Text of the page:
Shinzo Abe's assassin used a handmade firearm

Shinzo Abe’s assassin used a handmade firearm made with 3D printer.

The shooting death of former prime minister Shinzo Abe, the longest-serving leader in modern Japanese history, on Friday as he was running for a parliamentary seat shocked a nation where weapons are strictly regulated, and political violence is almost unimaginable.

Around five and a half hours after the shooting in the city of Nara, Abe, 67, was declared dead. Police detained a 41-year-old guy after discovering a handmade pistol in his possession.

Prime Minister Fumio Kishida, a favored successor of Abe, told reporters, “I am stunned at the news of Abe’s death.

Kishida had previously fought to control his emotions while Abe still lay in the hospital being revived.

He said that the assault was a horrible crime during elections, which are the cornerstone of our democracy.

Two bullets were fired when Abe spoke at a campaign address in front of a railway station. The individual was then seen being tackled by security personnel while wearing a grey T-shirt and beige pants.

A businessman at the site, Makoto Ichikawa, told Reuters that a tremendous blast had been followed by smoke. 

Then, after the second shot, what seemed to be special police grabbed him. “After the first gunfire, no one understood what was happening.”

The Kyodo news agency released a picture of Abe with blood on his white shirt and lying face-up beside a guardrail in the roadway. 

A crowd of people surrounded him. One of them was massaging his heart.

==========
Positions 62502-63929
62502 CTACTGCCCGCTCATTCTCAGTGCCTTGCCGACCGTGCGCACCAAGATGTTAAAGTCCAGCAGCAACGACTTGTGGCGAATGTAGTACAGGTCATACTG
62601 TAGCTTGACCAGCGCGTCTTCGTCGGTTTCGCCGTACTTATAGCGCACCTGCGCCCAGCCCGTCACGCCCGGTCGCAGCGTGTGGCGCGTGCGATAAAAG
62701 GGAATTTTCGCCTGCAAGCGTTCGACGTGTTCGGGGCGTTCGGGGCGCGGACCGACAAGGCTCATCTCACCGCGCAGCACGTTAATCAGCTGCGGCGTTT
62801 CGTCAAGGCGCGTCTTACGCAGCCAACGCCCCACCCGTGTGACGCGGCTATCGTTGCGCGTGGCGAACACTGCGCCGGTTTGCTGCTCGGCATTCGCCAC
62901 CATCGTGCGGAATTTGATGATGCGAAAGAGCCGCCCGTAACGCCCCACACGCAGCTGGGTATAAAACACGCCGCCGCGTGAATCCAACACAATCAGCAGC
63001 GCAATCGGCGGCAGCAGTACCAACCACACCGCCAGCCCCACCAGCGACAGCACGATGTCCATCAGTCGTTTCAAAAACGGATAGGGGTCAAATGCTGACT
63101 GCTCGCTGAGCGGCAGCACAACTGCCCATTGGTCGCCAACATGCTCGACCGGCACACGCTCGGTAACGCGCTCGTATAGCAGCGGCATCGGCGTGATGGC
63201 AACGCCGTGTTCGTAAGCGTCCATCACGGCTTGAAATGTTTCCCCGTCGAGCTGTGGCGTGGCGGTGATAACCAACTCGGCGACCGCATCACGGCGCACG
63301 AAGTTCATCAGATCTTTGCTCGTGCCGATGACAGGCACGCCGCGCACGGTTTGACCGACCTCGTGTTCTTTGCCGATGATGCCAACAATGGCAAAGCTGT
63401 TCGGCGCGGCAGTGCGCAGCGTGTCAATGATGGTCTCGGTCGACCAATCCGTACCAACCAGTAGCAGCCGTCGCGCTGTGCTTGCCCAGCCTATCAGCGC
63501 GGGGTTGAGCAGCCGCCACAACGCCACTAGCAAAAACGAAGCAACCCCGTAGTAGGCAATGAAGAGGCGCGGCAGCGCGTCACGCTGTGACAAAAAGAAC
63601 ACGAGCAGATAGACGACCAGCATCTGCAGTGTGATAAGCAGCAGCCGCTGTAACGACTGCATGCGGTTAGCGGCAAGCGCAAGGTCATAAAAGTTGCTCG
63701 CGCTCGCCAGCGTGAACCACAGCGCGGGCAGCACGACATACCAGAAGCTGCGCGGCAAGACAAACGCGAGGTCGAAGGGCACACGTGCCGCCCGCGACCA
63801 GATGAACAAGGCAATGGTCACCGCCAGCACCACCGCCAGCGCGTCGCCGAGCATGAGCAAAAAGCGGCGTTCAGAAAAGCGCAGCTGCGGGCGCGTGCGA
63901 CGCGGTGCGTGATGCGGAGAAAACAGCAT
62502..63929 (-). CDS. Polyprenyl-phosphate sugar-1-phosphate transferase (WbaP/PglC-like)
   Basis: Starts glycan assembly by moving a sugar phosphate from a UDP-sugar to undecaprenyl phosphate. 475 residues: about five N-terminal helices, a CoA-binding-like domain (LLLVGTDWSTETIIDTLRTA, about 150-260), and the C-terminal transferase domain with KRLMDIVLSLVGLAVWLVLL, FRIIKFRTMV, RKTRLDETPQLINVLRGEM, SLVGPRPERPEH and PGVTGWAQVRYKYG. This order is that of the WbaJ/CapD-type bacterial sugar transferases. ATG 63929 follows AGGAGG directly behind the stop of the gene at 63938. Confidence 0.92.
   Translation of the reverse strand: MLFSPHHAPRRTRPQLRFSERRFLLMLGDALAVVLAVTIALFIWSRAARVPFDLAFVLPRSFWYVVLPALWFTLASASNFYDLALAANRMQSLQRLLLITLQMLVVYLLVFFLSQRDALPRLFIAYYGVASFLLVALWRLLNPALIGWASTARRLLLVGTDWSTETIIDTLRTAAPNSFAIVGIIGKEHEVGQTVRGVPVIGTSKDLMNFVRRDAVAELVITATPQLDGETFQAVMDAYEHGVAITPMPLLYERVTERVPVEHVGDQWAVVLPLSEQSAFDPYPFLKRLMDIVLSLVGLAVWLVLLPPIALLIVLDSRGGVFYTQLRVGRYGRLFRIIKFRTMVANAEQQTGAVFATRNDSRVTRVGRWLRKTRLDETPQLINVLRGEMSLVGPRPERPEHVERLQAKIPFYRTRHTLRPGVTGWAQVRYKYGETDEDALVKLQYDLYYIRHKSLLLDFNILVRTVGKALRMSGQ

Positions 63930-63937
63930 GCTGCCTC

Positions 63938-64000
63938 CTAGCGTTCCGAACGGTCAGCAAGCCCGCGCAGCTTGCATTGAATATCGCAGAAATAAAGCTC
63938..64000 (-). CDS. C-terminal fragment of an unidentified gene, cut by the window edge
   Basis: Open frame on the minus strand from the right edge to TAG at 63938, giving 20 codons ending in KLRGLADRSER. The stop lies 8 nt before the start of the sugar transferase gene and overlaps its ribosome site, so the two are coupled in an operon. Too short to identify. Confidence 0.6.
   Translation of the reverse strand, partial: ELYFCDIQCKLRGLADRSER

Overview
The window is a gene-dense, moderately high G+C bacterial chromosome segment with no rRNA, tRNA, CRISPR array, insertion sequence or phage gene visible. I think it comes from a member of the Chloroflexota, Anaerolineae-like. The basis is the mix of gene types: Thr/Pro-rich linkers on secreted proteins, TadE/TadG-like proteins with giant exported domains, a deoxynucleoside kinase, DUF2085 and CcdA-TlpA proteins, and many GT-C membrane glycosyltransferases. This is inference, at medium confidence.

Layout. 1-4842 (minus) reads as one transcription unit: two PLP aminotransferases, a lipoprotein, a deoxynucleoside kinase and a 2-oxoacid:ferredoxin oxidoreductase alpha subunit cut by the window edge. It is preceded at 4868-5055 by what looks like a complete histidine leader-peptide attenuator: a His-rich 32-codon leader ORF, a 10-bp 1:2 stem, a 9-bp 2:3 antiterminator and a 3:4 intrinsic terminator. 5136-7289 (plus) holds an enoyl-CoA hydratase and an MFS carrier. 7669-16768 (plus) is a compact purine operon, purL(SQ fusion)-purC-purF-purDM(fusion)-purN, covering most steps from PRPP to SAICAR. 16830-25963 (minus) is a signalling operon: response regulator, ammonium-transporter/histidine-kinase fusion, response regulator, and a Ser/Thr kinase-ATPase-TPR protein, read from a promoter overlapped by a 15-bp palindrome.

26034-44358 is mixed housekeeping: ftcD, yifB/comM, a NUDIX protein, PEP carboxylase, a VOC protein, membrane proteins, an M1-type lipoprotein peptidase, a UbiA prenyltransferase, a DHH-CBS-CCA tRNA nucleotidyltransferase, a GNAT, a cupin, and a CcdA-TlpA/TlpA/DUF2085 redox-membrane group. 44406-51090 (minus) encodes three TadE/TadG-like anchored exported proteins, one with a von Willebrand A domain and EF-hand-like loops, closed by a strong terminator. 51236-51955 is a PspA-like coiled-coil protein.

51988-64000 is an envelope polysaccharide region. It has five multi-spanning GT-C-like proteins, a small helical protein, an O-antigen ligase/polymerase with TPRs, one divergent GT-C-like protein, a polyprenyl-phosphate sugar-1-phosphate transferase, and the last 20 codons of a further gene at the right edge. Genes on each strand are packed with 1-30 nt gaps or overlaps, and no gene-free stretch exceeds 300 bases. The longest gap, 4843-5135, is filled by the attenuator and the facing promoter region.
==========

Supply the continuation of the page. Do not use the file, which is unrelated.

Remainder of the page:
Abe had undergone cardiopulmonary arrest and was not breathing when he was rushed to the hospital. Deep wounds to the heart and the right side of his neck caused him to bleed, and he was pronounced dead at 5:03 p.m. (0803 GMT).

At a televised press conference, Hidetada Fukushima, the professor in charge of emergency medicine at Nara Medical University Hospital, said that he had received more than 100 units of blood in transfusions over four hours.

According to the police, the shooter acknowledged using a homemade pistol made of metal and wood to shoot Abe.

Tetsuya Yamagami was his name, according to the media. He lived in Nara, worked for Japan’s Maritime Self-Defense Forces for three years, and now looked jobless, according to the police. They were looking into the possibility that he had acted alone.

At his one-room apartment in Nara City, investigators reportedly discovered “many” other handcrafted firearms.

According to the police, the suspect said he had a grievance against a “particular organization” and thought Abe was a member of it. 

He also claimed that his hatred was not political. However, it was unclear if the unnamed organization truly existed.